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Federal Way man with lifelong passion for soccer named Citizen of the Month
Some coins have great presidents’ faces imprinted on one side: Abraham Lincoln, Thomas Jefferson and Franklin Delano Roosevelt.
Then there’s the coin for Washington Youth Soccer with the face of a man who made local soccer history — Karl Grosch.
The Washington Youth Soccer organization recently created the coin to honor Grosch, who co-founded the Washington State Youth Soccer Referees Association. Referees will now use the commemorative coin for the coin toss before soccer games.
While Grosch’s coin doesn’t have any monetary value, the work he’s done bringing youth soccer to the area, and his contributions to Federal Way, are priceless.
This is why Federal Way resident Charlotte Larson nominated Grosch for the Mirror’s Citizen of the Month for March.
“It came as a surprise to me,” said Grosch, in a strong German accent. The 89-year-old immigrated from Darmstadt, Germany to the U.S. in 1952. A retired Boeing engineer, he has lived in the Twin Lakes area for 47 years with his wife, Helga.
“Credit must be given to an ordinary citizen doing extraordinary achievements,” said Larson, who first met Grosch while playing bridge at the Federal Way Community Center years ago. “He has given unselfishly and modestly to his adopted country and community of Federal Way.”
On a recent morning at the community center, Grosch pulls out a planner stuffed with paperwork and lays it out on a table in the activity room he plays bridge in twice a week.
“You don’t need to write anything down,” said Grosch, pointing to his credentials, including his resume, nine awards from the city of Federal Way, press releases and numerous newspaper clippings illustrating his volunteerism with the city.
Grosch served as a Parks and Recreation commissioner from 1993-2002 and a Civil Service commissioner for 11 years.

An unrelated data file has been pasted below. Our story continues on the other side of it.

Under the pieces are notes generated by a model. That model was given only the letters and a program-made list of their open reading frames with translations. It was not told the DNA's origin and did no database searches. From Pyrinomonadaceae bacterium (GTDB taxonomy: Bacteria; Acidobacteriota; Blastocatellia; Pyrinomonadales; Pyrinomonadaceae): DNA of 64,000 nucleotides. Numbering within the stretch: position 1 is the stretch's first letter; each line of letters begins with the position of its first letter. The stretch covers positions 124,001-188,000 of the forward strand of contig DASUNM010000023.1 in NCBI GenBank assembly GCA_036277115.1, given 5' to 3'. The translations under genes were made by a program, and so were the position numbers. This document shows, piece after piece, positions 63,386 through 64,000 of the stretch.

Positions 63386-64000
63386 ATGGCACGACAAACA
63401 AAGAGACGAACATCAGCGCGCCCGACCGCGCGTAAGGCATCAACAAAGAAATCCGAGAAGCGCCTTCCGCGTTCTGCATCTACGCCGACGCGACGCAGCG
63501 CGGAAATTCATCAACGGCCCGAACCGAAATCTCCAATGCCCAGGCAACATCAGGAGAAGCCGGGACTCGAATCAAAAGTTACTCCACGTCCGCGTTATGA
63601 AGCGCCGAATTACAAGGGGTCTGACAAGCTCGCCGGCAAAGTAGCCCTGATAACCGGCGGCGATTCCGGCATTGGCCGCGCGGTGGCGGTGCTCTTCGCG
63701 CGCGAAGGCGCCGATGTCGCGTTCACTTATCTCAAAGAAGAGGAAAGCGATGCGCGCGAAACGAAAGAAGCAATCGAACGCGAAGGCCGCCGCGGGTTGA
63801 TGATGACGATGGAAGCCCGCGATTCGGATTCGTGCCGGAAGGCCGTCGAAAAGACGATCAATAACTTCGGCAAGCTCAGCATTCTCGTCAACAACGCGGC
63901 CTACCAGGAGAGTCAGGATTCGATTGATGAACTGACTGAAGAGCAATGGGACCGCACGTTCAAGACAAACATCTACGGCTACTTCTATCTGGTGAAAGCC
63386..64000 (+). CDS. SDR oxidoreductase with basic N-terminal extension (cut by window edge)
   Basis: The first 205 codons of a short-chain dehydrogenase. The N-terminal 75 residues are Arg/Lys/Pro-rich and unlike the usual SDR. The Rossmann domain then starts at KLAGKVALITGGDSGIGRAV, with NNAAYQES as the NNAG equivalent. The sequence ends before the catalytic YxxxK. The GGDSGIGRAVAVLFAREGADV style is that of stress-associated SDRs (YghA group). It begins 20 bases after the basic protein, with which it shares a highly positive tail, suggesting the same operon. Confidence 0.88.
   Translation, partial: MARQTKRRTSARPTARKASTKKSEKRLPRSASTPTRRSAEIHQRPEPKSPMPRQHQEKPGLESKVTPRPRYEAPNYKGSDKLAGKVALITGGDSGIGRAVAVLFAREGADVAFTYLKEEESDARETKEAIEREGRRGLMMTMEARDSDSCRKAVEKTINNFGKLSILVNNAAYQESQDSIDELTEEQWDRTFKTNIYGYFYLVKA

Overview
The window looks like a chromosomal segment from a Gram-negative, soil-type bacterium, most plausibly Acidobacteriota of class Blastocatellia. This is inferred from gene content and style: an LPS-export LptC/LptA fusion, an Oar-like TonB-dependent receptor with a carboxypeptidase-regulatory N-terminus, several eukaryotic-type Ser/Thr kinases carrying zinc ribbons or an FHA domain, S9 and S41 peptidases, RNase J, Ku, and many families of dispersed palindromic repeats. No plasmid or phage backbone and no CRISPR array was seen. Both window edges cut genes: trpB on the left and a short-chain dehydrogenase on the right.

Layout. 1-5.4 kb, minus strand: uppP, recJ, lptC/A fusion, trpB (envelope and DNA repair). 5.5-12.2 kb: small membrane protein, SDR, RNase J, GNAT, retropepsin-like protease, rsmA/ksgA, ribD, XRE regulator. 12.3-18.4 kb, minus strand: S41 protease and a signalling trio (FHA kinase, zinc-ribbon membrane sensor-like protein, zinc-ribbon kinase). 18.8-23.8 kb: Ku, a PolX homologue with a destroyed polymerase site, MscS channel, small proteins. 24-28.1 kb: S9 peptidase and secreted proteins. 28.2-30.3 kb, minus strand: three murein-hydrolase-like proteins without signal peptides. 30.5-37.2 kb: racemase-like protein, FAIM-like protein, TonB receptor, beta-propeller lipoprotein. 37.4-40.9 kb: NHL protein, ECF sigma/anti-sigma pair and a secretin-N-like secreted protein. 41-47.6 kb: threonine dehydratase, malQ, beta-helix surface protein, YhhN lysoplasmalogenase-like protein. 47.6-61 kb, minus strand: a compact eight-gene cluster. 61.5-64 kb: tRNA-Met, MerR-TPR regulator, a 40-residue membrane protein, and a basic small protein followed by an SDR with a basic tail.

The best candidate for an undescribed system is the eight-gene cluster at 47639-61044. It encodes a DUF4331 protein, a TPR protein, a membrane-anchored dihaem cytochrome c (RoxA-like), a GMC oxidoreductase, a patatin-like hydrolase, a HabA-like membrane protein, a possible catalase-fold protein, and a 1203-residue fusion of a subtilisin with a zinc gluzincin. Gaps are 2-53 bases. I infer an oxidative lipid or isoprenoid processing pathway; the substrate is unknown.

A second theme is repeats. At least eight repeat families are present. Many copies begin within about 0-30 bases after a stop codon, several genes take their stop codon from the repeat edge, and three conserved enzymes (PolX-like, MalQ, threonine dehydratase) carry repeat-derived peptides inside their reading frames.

He helped plan for the city to become Federal Way before incorporation, and it was even his vision to have the various pools for different types of swimmers at the community center.
But of all of his accomplishments, it was his volunteerism for the local soccer community that he is most passionate about.
The city recognized his long-time youth soccer advocacy by naming the soccer field at Steel Lake Park after Grosch in 2003.
When he first came to the U.S., he couldn’t believe the lack of opportunities for American youth to get involved in soccer. Soccer was a big deal in Darmstadt.
This prompted him to get involved in the local soccer scene, eventually bringing youth soccer to the forefront of Washington and the United States.
He coached his sons’ soccer teams, was a member of the Federal Way Soccer Association board and served as the president of the Washington State Youth Soccer Association from 1971-77. During that time, he moved the association from a volunteer-run organization to a professional agency. He is also a member of the association’s Hall of Fame.
He also co-authored the first United States Youth Soccer Association’s constitution, by-laws, rules and regulations. He recalled how he and two others spent three days at a hotel, crafting the first handwritten draft of the bylaws. They wanted to provide a democratic structure to create uniform rules and guidelines to facilitate intrastate, interstate and international play.
He said he also helped bring girls soccer to the area, after some outraged parents threatened a lawsuit against him for disallowing girls to play on the boys team.
At age 89, Grosch is still active and says he can’t seem to sit still for too long.
“If you were retired, would you want to sit 24 hours at home?” He said. “You’ve got to do something — be active.”
To nominate a resident for the Mirror’s Citizen of the Month, email email@example.com with the person’s name, contact information and explain why you are nominating that person. The contest is sponsored by Jimmy Mac’s and winners receive a certificate to the restaurant.